Verse 7 states that God the Father has given sovereignty and authority to the incarnate Son of God. Then in verses 8-9, God reveals what will be the ultimate outcome of all these wars and struggles. The Anointed One-the Messiah, the Christ-will triumph! All who have rejected God will be punished-dashed to pieces like crockery. Not just the Stalins and Hitlers and Osama bin Ladens, but everyone who does not humble his heart before Christ will experience final judgment.
Is there any hope? Yes. Look at the final three verses. Be warned. Verse 10 says that the kings and rulers of the earth should be warned. But the warning goes out to all people-not just to rulers. Be wise. True wisdom is to serve the Lord with fear and to rejoice with trembling. "Kiss the Son" (vs. 12). This is the language of the time when this psalm was written. This kiss is not an expression of affection or romance. It is one of humility and surrender. When nations conquered other nations, the leaders of those who were defeated had to prostrate themselves and kiss the feet of their conqueror as a sign of submission. Subdue your pride, surrender your spirit to the Lord Jesus. Deny yourself, take up your cross, and follow him. That is your hope of refuge-your only hope of refuge.
Now, that's the big picture. But how do the things that have happened and may continue to happen fit into this big picture? Let me make a few observations.
"Do not put your trust in princes, in mortal men, who cannot save" (Ps. 146:3).
1. Do you remember the name originally chosen for the U.S. response to the terrorist attacks? Frankly, I was shocked: "Operation Infinite Justice." That was blasphemous! (This name was changed, but not because it was viewed as an offense against God.) How can any finite people presume to uphold an infinite level of justice? Only God is infinite! There will be infinite justice meted out, of course, but not by the U.S. government or by any other human authority. Infinite justice will come from God-in his timing and in his way. It is baldly presumptuous to arrogate to ourselves the exercise of a degree of justice that only God can maintain. We are pridefully exalting ourselves to the level of God as we try to respond to those who have attacked us.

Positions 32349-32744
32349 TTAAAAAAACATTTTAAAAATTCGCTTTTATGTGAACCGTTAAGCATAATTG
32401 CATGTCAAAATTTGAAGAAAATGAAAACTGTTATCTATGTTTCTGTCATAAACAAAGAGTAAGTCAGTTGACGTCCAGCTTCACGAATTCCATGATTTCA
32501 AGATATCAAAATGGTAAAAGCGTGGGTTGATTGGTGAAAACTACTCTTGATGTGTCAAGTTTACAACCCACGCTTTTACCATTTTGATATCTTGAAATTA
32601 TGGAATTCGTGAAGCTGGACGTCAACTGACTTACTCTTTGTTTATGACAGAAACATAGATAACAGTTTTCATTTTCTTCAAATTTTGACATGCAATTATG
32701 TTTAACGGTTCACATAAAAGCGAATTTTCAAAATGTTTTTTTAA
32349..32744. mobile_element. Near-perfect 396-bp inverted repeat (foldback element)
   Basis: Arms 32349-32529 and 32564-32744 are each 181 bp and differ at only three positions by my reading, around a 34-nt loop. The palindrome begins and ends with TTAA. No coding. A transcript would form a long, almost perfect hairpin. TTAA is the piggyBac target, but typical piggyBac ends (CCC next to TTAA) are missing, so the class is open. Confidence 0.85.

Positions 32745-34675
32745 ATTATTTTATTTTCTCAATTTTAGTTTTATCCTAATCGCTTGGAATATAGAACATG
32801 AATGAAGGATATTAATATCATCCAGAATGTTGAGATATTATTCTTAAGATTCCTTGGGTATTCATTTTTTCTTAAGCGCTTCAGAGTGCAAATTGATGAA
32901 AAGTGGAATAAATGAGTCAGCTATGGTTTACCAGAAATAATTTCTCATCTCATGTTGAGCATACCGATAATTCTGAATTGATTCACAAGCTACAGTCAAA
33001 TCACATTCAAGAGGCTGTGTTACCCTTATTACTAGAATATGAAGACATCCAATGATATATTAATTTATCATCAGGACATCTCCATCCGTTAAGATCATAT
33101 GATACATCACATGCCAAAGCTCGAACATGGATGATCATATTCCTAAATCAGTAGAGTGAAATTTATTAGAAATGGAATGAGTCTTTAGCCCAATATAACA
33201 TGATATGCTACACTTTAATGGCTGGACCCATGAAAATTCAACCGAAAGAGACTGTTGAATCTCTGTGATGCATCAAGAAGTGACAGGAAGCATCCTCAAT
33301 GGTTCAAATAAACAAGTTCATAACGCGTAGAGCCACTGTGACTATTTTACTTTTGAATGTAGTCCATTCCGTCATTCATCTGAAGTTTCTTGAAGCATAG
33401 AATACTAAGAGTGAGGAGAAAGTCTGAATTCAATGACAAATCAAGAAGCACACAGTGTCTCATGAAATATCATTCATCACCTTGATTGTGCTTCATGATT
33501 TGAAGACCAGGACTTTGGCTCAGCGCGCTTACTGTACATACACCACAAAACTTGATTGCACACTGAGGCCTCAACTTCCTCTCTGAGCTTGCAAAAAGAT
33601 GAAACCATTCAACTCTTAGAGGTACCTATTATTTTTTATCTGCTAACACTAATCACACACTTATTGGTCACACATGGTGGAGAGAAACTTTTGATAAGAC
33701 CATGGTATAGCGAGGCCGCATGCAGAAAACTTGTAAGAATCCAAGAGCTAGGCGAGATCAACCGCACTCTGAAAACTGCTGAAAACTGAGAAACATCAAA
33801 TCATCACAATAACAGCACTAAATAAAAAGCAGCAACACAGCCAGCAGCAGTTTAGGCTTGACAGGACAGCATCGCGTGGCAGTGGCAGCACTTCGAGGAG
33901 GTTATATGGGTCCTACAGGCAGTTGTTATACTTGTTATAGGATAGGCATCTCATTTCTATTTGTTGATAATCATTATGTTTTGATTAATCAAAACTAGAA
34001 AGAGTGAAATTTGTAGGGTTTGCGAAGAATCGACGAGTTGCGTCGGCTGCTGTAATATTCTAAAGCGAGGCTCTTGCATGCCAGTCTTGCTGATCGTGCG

2. Can we eliminate all terrorism from the earth? It is arrogant to presume that we can. Terrorism is sin. No efforts of finite, sinful, rebellious mankind can ever eliminate sin of any sort. We cannot be our own Savior. To the contrary, we must confess that we ourselves are terrorists. We possess totally depraved hearts, which contain the seeds of every possible sin. Christians have been redeemed from that depravity, and hopefully even non-Christian citizens have been brought up to be civil and magnanimous. But, in the final analysis, we are all subject to the temptations of pride, hatred, meanness, and violence. It is deplorable that some American citizens have terrorized people of Middle Eastern or Asian origin supposedly in order to oppose terrorism.
3. Is vengeance legitimate? Vengeance is God's, not ours. Yet God's Word does present principles of justice-even if human justice will always be finite. For example, "Whoever sheds the blood of man, by man shall his blood be shed" (Gen. 9:6). The masterminds who conspired and plotted the attacks on September 11 ought to be brought to justice for their deeds.
The Bible also tells us that the state possesses the authority of the sword. God says that he has established the governmental authorities that exist. This authority is his servant to do good. Governments do not bear the sword for nothing, but are God's servants, agents of wrath, to bring punishment on wrongdoers (Rom. 13:1-5). Although the exercise of personal retaliation must be curbed, governmental administration of justice in this situation is clearly warranted.